The Reno Club, Back in the Day
With the opening of Lonnie’s Reno Club in the Ambassador Hotel this month, we look back on the venue’s namesake, courtesy of an article from the kcjazzlark blog. Author Larry Kopitnik plumbed William “Count” Basie’s autobiography, Good Morning Blues, for these tasty Count quotes about the original Reno Club:
609 E. 12th Street. Today, it’s a KCPD parking lot. But three quarters of a century ago, it was the Reno Club, where in 1935 Count Basie formed what would become the Count Basie Orchestra, and in 1936 experimental radio broadcasts introduced Kansas City jazz to the world.
Like most KC clubs of the time, the Reno was segregated. The main floor was for white customers. The balcony and a small space behind the band were for black customers. As the Count remembered it:
“The Reno was not one of those big fancy places where you go in and go downstairs and all that. It was like a club off the street. But once you got inside, it was a cabaret, with a little bandstand and a little space for a floor show, and with a bar up front, and there was also a little balcony in there. There were also girls available as dancing partners. It was a good place to work. I liked the atmosphere down there. There was always a lot of action because there were at least four other cabarets right there on that same block, and they all had live music and stayed open late.” “The manager of the Reno was a short little fellow named Sol Steibold, and we got along fine from the very beginning.... After I had been substituting in there for about a week, Sol...asked me if I would like to have the job on a permanent basis.... When I asked him about [the other pianist], he just shrugged his shoulders [and said,] ‘It’s your job if you want it.’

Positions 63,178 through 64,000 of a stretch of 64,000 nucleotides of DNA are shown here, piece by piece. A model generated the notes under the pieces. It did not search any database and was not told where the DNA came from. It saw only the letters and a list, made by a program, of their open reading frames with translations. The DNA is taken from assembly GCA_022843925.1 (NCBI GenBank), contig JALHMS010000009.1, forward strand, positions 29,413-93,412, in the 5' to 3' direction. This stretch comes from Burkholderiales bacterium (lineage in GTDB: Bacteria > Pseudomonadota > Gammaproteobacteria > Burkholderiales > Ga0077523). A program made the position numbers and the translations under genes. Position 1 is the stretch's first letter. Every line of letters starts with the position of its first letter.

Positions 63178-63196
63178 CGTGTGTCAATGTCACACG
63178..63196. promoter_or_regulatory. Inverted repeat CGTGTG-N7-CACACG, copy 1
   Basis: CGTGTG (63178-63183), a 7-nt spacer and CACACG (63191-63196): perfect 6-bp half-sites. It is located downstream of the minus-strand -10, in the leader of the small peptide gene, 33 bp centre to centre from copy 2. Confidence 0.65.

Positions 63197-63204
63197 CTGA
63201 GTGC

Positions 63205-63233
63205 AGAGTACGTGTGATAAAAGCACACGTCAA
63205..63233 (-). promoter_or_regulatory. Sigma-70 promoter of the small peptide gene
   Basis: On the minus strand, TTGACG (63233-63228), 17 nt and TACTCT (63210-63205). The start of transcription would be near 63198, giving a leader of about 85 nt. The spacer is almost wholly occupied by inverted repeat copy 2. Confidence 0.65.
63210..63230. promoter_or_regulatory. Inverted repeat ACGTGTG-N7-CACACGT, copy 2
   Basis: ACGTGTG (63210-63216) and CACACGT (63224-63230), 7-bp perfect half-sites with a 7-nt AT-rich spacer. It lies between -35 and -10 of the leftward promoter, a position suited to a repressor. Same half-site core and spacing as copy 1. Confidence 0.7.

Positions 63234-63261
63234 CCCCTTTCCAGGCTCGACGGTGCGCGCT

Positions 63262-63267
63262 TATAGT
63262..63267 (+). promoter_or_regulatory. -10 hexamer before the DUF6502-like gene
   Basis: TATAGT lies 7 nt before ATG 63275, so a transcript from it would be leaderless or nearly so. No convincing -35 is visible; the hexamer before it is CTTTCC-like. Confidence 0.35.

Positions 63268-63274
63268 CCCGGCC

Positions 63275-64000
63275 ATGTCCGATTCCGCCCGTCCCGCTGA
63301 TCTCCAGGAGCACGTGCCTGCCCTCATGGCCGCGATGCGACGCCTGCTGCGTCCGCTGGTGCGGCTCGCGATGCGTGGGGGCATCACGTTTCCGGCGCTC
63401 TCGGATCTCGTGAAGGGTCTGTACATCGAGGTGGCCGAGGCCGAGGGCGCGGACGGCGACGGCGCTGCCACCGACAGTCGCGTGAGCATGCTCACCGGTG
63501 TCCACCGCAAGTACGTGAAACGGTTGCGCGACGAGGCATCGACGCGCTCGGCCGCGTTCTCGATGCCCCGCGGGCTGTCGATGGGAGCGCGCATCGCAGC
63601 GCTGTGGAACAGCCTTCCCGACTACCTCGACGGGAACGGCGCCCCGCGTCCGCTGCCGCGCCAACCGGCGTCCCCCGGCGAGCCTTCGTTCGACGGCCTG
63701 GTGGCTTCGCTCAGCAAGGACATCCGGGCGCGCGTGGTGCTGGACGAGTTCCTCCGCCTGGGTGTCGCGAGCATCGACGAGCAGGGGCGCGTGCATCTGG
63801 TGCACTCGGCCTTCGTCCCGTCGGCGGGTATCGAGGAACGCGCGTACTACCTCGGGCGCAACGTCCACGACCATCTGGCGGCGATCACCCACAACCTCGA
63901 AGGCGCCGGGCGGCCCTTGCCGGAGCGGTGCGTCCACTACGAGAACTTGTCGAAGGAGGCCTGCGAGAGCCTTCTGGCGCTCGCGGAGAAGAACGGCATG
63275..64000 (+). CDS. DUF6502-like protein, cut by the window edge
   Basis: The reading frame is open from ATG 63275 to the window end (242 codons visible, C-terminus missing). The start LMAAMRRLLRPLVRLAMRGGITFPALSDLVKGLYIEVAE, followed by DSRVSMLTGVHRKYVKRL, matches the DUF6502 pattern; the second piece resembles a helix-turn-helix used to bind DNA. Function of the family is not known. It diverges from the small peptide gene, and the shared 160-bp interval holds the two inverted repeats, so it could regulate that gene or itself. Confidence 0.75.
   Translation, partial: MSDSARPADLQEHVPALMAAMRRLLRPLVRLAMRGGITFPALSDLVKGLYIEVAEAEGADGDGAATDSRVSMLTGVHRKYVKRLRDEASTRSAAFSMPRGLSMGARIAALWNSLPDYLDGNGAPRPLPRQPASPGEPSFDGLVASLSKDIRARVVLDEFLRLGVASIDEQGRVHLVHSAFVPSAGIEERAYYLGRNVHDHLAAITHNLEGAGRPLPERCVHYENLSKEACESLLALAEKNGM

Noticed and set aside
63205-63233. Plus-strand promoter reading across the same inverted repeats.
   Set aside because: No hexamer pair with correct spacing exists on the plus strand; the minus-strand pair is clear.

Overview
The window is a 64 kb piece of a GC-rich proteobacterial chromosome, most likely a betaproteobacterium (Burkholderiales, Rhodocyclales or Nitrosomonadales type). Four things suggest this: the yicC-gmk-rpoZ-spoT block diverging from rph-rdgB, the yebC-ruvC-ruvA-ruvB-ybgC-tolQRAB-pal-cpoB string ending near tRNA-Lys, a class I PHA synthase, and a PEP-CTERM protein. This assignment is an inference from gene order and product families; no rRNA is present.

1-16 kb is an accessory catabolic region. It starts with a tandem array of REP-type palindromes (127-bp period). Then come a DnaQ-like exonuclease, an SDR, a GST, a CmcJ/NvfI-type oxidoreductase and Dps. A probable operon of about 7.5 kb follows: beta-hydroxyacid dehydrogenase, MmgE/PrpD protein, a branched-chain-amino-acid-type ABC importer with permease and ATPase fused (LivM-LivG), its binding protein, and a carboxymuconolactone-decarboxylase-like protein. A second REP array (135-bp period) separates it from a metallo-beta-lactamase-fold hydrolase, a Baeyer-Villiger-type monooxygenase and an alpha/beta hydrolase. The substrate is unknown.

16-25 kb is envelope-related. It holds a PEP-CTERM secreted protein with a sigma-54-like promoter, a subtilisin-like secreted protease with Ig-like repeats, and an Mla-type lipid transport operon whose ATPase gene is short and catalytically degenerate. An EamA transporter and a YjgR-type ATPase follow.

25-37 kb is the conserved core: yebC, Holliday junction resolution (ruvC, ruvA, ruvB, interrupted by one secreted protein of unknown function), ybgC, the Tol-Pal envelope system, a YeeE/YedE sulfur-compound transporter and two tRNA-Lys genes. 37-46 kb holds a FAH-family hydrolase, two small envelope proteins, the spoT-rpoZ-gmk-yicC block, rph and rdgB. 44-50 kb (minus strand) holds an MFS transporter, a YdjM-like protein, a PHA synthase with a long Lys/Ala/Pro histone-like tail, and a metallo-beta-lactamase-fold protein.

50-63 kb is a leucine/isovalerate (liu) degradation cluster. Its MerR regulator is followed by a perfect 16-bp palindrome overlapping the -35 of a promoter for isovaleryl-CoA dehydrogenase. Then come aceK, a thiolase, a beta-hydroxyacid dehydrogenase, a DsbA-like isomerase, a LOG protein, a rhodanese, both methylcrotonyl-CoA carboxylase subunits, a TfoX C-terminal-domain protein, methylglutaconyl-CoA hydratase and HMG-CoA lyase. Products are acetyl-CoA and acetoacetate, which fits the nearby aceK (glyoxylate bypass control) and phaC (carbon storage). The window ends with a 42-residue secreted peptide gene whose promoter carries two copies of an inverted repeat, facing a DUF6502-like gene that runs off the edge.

“I got Sol Steibold to put an elevated band shell in the Reno.... That showed the band off very nicely, but it got pretty crowded up there, too, because they also brought in a baby grand in there. And we also forgot that the tuba player couldn't quite fit in there, either. So old Big ‘Un, [Walter Page] used to have to go outside and reach in through the window. He'd leave the horn inside, but he was outside, sitting on a stool or something if he wanted. But he didn't mind that at all, because he had his little action going on out there. He could take his little nips. He had a ball out there. But, of course, when we used the bass fiddle, he was inside, right next to the piano.”
As saxophonist Buster Smith recalled, the club “was nothin’ but a hole in the wall. Just mediocre people mostly went in there, a lot of the prostitutes and hustlers and thugs hung out down there. And the house was packed. They had a show down there we had to play. Dancers and comedians and things like that.” Trumpeter Buck Clayton echoed those sentiments, adding “ beer was a nickel, scotch was fifteen cents, and the other whiskey in there was a dime. That's all it was.... And it was great, you know, it was really nice. You didn't have to wear any [uniforms]. You just put on a shirt, whatever you wanted to do. But it was hot as hell.”
The new Lonnie’s Reno Club just around the corner from the original, opened this month. Presumably, the ambience, clientele and those beverage prices have changed since the Count played the room eighty-five years ago. Check it out; support KC jazz.
(edited for space from the kcjazzlark blog at kcjazzlark.com. Thanks to Larry Kopitnik)